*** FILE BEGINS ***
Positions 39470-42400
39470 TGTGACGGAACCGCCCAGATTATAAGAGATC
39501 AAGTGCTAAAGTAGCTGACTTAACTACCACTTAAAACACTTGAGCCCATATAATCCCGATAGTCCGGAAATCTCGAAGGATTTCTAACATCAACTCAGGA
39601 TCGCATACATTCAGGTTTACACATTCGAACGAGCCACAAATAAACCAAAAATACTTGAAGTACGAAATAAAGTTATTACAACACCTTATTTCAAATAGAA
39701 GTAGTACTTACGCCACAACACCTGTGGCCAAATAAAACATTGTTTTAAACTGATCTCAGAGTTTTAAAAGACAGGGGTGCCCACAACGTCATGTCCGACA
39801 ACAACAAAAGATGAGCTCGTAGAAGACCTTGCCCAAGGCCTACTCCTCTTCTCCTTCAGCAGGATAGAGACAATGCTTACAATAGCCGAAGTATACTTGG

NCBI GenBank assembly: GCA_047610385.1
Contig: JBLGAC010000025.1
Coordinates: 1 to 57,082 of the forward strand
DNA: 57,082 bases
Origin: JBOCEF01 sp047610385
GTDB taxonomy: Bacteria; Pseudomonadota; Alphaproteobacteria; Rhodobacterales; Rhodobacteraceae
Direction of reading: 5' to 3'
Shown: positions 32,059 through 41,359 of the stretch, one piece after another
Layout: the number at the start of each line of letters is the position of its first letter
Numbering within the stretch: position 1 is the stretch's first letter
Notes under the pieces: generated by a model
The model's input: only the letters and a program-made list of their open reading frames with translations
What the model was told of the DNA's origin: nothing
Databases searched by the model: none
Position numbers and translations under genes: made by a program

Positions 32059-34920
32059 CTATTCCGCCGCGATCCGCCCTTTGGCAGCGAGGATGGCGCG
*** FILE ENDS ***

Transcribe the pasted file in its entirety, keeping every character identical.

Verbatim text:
Positions 39470-42400
39470 TGTGACGGAACCGCCCAGATTATAAGAGATC
39501 AAGTGCTAAAGTAGCTGACTTAACTACCACTTAAAACACTTGAGCCCATATAATCCCGATAGTCCGGAAATCTCGAAGGATTTCTAACATCAACTCAGGA
39601 TCGCATACATTCAGGTTTACACATTCGAACGAGCCACAAATAAACCAAAAATACTTGAAGTACGAAATAAAGTTATTACAACACCTTATTTCAAATAGAA
39701 GTAGTACTTACGCCACAACACCTGTGGCCAAATAAAACATTGTTTTAAACTGATCTCAGAGTTTTAAAAGACAGGGGTGCCCACAACGTCATGTCCGACA
39801 ACAACAAAAGATGAGCTCGTAGAAGACCTTGCCCAAGGCCTACTCCTCTTCTCCTTCAGCAGGATAGAGACAATGCTTACAATAGCCGAAGTATACTTGG

NCBI GenBank assembly: GCA_047610385.1
Contig: JBLGAC010000025.1
Coordinates: 1 to 57,082 of the forward strand
DNA: 57,082 bases
Origin: JBOCEF01 sp047610385
GTDB taxonomy: Bacteria; Pseudomonadota; Alphaproteobacteria; Rhodobacterales; Rhodobacteraceae
Direction of reading: 5' to 3'
Shown: positions 32,059 through 41,359 of the stretch, one piece after another
Layout: the number at the start of each line of letters is the position of its first letter
Numbering within the stretch: position 1 is the stretch's first letter
Notes under the pieces: generated by a model
The model's input: only the letters and a program-made list of their open reading frames with translations
What the model was told of the DNA's origin: nothing
Databases searched by the model: none
Position numbers and translations under genes: made by a program

Positions 32059-34920
32059 CTATTCCGCCGCGATCCGCCCTTTGGCAGCGAGGATGGCGCG